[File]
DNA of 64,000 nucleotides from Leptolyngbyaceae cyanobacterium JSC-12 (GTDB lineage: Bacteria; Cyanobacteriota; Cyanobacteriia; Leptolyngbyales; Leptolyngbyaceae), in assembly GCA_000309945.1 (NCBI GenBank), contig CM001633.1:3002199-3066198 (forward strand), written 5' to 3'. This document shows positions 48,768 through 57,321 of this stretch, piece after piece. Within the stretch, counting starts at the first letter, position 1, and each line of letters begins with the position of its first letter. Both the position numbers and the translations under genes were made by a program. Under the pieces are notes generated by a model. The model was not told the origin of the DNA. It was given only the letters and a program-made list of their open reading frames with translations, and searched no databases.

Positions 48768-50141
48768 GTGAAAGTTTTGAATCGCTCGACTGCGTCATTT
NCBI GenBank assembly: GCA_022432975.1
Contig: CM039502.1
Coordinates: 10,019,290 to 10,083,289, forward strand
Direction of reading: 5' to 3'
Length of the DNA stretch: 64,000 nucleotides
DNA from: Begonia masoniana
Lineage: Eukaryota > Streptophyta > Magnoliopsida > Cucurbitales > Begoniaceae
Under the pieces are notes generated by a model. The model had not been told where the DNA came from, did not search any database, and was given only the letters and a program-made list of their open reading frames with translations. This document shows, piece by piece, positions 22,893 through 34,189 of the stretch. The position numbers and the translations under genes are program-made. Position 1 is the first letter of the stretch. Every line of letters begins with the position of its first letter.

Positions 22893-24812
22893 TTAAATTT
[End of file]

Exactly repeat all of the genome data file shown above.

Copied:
DNA of 64,000 nucleotides from Leptolyngbyaceae cyanobacterium JSC-12 (GTDB lineage: Bacteria; Cyanobacteriota; Cyanobacteriia; Leptolyngbyales; Leptolyngbyaceae), in assembly GCA_000309945.1 (NCBI GenBank), contig CM001633.1:3002199-3066198 (forward strand), written 5' to 3'. This document shows positions 48,768 through 57,321 of this stretch, piece after piece. Within the stretch, counting starts at the first letter, position 1, and each line of letters begins with the position of its first letter. Both the position numbers and the translations under genes were made by a program. Under the pieces are notes generated by a model. The model was not told the origin of the DNA. It was given only the letters and a program-made list of their open reading frames with translations, and searched no databases.

Positions 48768-50141
48768 GTGAAAGTTTTGAATCGCTCGACTGCGTCATTT
NCBI GenBank assembly: GCA_022432975.1
Contig: CM039502.1
Coordinates: 10,019,290 to 10,083,289, forward strand
Direction of reading: 5' to 3'
Length of the DNA stretch: 64,000 nucleotides
DNA from: Begonia masoniana
Lineage: Eukaryota > Streptophyta > Magnoliopsida > Cucurbitales > Begoniaceae
Under the pieces are notes generated by a model. The model had not been told where the DNA came from, did not search any database, and was given only the letters and a program-made list of their open reading frames with translations. This document shows, piece by piece, positions 22,893 through 34,189 of the stretch. The position numbers and the translations under genes are program-made. Position 1 is the first letter of the stretch. Every line of letters begins with the position of its first letter.

Positions 22893-24812
22893 TTAAATTT